Jewish leader decries ‘commonplace’ anti-Semitism in Germany
Charlotte Knobloch says community life can only take place under police protection, days after Hannukah menorah vandalized
A Jewish leader in Germany says community life is being muzzled by rampant anti-Semitism in the country.
Charlotte Knobloch, a former head of the Central Council of Jews in Germany, told local newspaper Heilbronner Stimme that physical and verbal anti-Jewish attacks had become “commonplace,” forcing the community to seek help from the police.
“Jewish life can only take place in public under police protection and under the strictest security measures — or it has to be canceled altogether,” she said.
The comments came after a large public Hannukah menorah in Heilbronn was vandalized over the holiday earlier this month.
Police have said they are investigating if the vandalism was motivated by anti-Semitism or hooliganism, though Knobloch told the paper past incidents of anti-Jewish vandalism led her to believe it was the former.
“Jewish institutions, synagogues and cemeteries are regularly vandalized, publicly accessible exhibitions and installations are willfully damaged or destroyed,” she said.
Knobloch and others have raised alarms recently about growing anti-Semitism, especially after the far-right AfD party entered the German parliament earlier this year, a result she called a “nightmare come true” at the time.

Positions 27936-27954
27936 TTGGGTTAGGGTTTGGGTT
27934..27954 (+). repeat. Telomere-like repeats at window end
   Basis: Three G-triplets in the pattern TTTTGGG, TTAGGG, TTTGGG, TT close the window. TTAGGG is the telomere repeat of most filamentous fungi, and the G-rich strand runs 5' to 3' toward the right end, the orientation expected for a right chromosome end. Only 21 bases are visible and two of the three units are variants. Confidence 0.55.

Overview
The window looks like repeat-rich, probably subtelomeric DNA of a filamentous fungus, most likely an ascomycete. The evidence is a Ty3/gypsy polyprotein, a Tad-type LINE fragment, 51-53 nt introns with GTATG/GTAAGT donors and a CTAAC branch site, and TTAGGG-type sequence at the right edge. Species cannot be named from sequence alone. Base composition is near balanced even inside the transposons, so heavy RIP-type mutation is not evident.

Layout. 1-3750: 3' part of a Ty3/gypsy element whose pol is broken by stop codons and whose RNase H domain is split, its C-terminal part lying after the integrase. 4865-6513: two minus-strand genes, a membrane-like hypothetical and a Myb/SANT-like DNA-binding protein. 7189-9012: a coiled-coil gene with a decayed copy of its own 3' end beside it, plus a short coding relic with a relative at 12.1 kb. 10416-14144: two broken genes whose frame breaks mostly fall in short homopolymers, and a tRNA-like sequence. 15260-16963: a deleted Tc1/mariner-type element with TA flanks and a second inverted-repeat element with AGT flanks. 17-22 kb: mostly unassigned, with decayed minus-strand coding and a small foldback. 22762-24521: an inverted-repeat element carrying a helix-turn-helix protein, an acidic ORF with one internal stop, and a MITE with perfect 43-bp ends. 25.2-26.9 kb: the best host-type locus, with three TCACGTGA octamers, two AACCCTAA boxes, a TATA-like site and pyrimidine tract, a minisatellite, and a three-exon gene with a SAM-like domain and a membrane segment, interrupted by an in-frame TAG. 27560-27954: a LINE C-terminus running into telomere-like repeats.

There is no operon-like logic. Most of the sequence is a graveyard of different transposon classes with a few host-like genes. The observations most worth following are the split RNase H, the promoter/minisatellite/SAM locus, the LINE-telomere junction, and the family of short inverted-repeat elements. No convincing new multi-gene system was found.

“With the AfD, exclusion, inwardness, aggression, contempt for humanity, conspiracy theories, volkisch nationalism, neo-Nazism, violating the constitution, Holocaust denial, anti-Semitism, racism, anti-religiousness, hostility toward the media and Europe, revisionism and historical relativism move into the Bundestag and its national and international bodies,” she said then.
Speaking to the Stimme, Knobloch said anti-Semitism from Muslim migrants also had to be addressed.
On December 8, protesters in Berlin burned Israeli flags to protest the US decision to recognize Jerusalem as the Israeli capital, drawing outrage from Jewish and German officials.
German Interior Minister Thomas De Maiziere later called for the government to appoint an anti-Semitism commissioner to counter growing hate speech against Jews and Israel from both its homegrown far right and the immigrant community.
“Every criminal act motivated by anti-Semitism is one too many and a shame for our country,” de Maiziere told the Bild am Sonntag newspaper.
“Anti-Semitism must never again take hold in Germany,” he said, pointing to a rise of “derogatory remarks, inappropriate jokes and discriminatory behavior against our Jewish citizens.”
AFP contributed to this report